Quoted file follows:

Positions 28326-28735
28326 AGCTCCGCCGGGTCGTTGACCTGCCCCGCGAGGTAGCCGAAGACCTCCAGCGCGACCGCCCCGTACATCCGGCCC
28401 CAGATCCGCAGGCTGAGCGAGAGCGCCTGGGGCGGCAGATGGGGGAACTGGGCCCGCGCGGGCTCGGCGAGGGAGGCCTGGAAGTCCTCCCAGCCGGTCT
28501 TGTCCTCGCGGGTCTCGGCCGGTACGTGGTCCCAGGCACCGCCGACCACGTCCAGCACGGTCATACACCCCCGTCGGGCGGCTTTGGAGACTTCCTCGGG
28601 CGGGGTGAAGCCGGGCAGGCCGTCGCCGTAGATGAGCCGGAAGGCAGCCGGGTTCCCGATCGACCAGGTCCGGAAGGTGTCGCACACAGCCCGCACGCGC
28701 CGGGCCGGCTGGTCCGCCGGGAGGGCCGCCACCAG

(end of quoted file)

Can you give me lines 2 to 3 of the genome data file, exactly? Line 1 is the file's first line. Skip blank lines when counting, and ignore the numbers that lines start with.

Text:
28326 AGCTCCGCCGGGTCGTTGACCTGCCCCGCGAGGTAGCCGAAGACCTCCAGCGCGACCGCCCCGTACATCCGGCCC
28401 CAGATCCGCAGGCTGAGCGAGAGCGCCTGGGGCGGCAGATGGGGGAACTGGGCCCGCGCGGGCTCGGCGAGGGAGGCCTGGAAGTCCTCCCAGCCGGTCT